Additionally, Hughes’ short story “Thank You Ma’am” illustrates the common idea of compassion and straying from daily norms through the experiences she had when almost having her purse stolen. Throughout the story, Mrs. Jones, unlike any other person that has had their stuff stolen, helped the little boy who was trying to steal from her. She made sure not to let him flee the scene and took him back to her house. There, she made sure that he had enough food and drink as well as cleaned up his face and combed his hair. At the ending of the story, Mrs. Jones let the boy go and made sure he left with ten dollars to buy suede shoes. She states, “’Now here take this ten dollars and buy yourself some blue suede shoes. And next time do not make the mistake of latching onto my pocketbook nor nobody else’s”’ (508). Essentially, Mrs. Jones is straying from the “norm” in this situation. While anyone who has just been stolen from would not let the suspect come back to their house or give them money, Mrs. Jones was compassionate and understood how she could help the boy and show him a lesson. She acted in a very sympathetic way and instead of calling the police or reporting him, she helped him not only in a monetary way but also in a moral way. In forcing him to do all the things she did and taking him back to her house, she taught him a valuable lesson. Therefore, through this incident and Mrs. Jones’s actions, there is a clear portrayal of straying from normal reactions and making the decision of being compassionate to the boy.
Finally, like Hughes’ short story, Catherine Savell’s presentation also illustrates the theme of compassion through her community service work, exemplified through her influence in Haiti. She took six months off to travel to Haiti and help the citizens who suffered from poor living conditions. As a part of her service, she brings students from Loyola with her as a community service program. With their involvement, they helped to create better living conditions by creating dorms, kitchens, water supply units, and playgrounds for the kids receiving an education in Haiti. In addition, service workers in Haiti help to teach computer literacy and offer academic support. This community service project relates to the central theme of compassion and making decisions in all three literary works, because just as each speaker made decisions and exemplified compassion, Catherine Savell’s service project demonstrates the compassion of both Mrs. Savell and service members as they help to better a nation in need. They made decisions to help others and offered their time in order to benefit the well being of others in need. With this, the service group was capable of making a difference in the schools of Haiti – they were outsiders making a positive difference. Therefore, the major aspects of this event relate to the themes exemplified in each of the three literary works.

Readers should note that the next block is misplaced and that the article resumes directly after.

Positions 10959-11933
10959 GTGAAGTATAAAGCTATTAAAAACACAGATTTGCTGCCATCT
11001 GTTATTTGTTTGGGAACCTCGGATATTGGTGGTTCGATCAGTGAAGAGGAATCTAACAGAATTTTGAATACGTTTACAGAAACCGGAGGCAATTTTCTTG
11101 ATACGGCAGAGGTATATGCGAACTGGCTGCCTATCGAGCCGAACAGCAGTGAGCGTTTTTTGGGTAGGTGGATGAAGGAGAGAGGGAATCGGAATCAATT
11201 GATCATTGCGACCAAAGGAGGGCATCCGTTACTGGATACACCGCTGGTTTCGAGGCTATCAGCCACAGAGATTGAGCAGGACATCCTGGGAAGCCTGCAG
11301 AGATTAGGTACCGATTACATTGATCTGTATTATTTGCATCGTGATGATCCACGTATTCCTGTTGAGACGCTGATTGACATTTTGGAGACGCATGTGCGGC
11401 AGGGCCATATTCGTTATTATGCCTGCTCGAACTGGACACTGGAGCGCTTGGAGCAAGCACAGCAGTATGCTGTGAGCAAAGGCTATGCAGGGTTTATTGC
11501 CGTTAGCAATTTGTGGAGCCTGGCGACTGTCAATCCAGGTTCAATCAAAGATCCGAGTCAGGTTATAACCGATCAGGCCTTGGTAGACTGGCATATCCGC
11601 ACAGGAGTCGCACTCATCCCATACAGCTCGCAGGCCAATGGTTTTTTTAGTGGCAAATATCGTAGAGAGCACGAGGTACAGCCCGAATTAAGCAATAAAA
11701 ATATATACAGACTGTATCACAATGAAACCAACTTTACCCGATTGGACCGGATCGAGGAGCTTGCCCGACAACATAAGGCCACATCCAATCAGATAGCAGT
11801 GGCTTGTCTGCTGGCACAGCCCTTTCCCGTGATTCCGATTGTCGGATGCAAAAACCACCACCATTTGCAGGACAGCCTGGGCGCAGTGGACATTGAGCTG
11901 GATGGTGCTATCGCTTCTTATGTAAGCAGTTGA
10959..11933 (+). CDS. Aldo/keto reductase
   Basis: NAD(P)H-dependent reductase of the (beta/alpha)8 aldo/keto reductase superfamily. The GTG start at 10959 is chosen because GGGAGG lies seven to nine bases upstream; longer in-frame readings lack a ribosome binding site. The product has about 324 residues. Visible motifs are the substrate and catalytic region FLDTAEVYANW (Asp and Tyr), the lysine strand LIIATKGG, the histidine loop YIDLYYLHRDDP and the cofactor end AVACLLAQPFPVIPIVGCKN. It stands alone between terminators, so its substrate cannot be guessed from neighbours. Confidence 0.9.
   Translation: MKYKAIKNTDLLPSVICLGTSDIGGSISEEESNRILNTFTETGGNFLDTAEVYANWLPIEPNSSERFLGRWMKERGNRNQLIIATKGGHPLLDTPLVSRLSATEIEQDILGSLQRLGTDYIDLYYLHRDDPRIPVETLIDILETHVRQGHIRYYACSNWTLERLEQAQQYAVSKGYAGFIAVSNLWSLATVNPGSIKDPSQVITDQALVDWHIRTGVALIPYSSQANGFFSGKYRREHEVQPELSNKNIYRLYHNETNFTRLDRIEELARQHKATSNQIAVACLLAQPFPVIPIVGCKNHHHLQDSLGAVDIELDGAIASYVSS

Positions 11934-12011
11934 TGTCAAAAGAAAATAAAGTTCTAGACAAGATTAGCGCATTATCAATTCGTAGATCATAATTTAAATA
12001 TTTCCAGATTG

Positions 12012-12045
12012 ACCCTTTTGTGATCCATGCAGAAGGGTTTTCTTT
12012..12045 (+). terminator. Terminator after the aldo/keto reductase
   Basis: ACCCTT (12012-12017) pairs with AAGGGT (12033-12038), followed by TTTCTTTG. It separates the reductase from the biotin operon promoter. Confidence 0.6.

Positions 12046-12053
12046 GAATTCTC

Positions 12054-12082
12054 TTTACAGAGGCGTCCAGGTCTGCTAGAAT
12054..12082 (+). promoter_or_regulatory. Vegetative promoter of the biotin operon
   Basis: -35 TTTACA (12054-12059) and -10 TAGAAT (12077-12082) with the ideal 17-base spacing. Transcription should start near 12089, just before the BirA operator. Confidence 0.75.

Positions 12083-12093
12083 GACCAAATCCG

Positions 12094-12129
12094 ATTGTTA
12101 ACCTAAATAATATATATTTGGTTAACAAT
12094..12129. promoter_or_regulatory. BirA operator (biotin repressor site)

Overall, the literary works by Hague, Gildner, and Hughes as well as Catherine Savell’s presentation, “Solidarity from a distance: Can outsiders make a difference?” all focus on the ideas of straying from norms, making individual decisions, and being compassionate. Through refusing to take the SAT, experiencing the intense practice, helping a boy who tried to steal, and helping others in need in Haiti, these central ideas were clearly demonstrated.